The word of God comes to us as we are, but does not leave us that way. It informs our choices. It transforms our lives. 

We listen for the Word of God when our spirits are open to the Spirit of God.

It comes to us through scripture, but the words in the Bible are just that—simply words. They are words that sometimes were repeated in different contexts to create new meaning for new times—as when Jesus appropriates the words of Isaiah for himself. And that still happens today. Until the Spirit breathes life into those words as we listen, however, the Bible itself is dead. The Bible isn't a guidebook filled with directions. It isn’t some holy “To Do” list. It is only a map in the great way that maps are described by William Least Heat Moon in the book PrairyEarth: “Maps are a way of organizing wonder.”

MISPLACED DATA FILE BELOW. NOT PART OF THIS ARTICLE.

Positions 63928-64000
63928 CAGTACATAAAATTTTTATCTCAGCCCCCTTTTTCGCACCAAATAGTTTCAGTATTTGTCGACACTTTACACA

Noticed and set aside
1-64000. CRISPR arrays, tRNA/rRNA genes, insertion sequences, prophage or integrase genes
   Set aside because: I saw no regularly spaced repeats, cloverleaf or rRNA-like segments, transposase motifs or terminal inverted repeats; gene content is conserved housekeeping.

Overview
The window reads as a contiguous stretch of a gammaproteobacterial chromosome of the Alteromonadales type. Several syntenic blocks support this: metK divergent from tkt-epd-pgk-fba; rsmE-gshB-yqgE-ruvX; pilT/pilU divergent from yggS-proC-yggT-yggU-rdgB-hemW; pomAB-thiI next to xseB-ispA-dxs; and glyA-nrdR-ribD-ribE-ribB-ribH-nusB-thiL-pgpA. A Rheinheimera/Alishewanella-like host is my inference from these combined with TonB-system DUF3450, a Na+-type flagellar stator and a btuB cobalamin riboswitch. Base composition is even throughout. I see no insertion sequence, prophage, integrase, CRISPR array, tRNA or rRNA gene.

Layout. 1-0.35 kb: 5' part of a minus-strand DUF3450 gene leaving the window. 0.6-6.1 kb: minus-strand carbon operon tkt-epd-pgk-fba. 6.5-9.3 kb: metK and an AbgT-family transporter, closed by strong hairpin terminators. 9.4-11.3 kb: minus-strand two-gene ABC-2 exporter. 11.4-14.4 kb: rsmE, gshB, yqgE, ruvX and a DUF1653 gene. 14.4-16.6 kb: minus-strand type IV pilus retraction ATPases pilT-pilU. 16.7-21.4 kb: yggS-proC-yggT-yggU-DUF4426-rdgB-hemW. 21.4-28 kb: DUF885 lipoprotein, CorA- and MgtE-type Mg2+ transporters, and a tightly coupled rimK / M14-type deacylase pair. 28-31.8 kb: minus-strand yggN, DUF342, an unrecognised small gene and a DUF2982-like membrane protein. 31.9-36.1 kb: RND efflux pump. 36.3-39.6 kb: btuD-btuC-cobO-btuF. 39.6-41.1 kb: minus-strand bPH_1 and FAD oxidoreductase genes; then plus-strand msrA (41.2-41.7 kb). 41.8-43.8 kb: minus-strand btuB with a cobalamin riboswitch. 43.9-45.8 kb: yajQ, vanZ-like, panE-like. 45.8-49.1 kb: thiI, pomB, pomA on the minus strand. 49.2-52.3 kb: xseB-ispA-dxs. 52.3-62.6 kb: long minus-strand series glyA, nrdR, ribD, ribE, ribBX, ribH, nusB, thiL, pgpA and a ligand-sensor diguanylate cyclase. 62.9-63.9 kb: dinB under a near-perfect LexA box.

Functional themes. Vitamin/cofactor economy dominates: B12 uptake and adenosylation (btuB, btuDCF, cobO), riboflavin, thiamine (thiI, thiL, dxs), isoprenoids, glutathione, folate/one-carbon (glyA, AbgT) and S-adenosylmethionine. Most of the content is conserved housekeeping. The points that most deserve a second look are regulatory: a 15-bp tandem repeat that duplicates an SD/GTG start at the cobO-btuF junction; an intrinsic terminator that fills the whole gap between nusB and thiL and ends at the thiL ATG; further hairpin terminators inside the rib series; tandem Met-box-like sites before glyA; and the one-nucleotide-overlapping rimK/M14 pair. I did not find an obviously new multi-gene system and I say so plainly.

Out of all the wonder that we discover in the Bible—including that most wondrous story of the human and the divine meeting in Jesus of Nazareth, crucified and risen from death—out of all the wonder a map of sorts appears.

Don't look for it in the past.

Listen for it today.

How we live today is of great importance. This is the day that we have to choose to live according to our principles, to love, to give.

Today is the time when we will encounter God, when the good news will come to us.

Let the Spirit of God speak to you. For it is the Spirit—not those words alone—that gives life. That requires something of each one of us, doesn’t it? Not just a passive hearing, but active listening.  So what should we do? Sell what we have and give to the poor? Feed the hungry, clothe the naked? Love our neighbors as ourselves? Announce good news?

Maybe.

But first, just listen.

The Word of God locates us in the world and sends us out in mission. When we listen, we begin to hear God's claim on our lives. For God is the one who releases, sets free, gives sight, and sends people to bring good news.

After all these years, that is the call that comes to us, of all people.

That is that call that comes to us, today.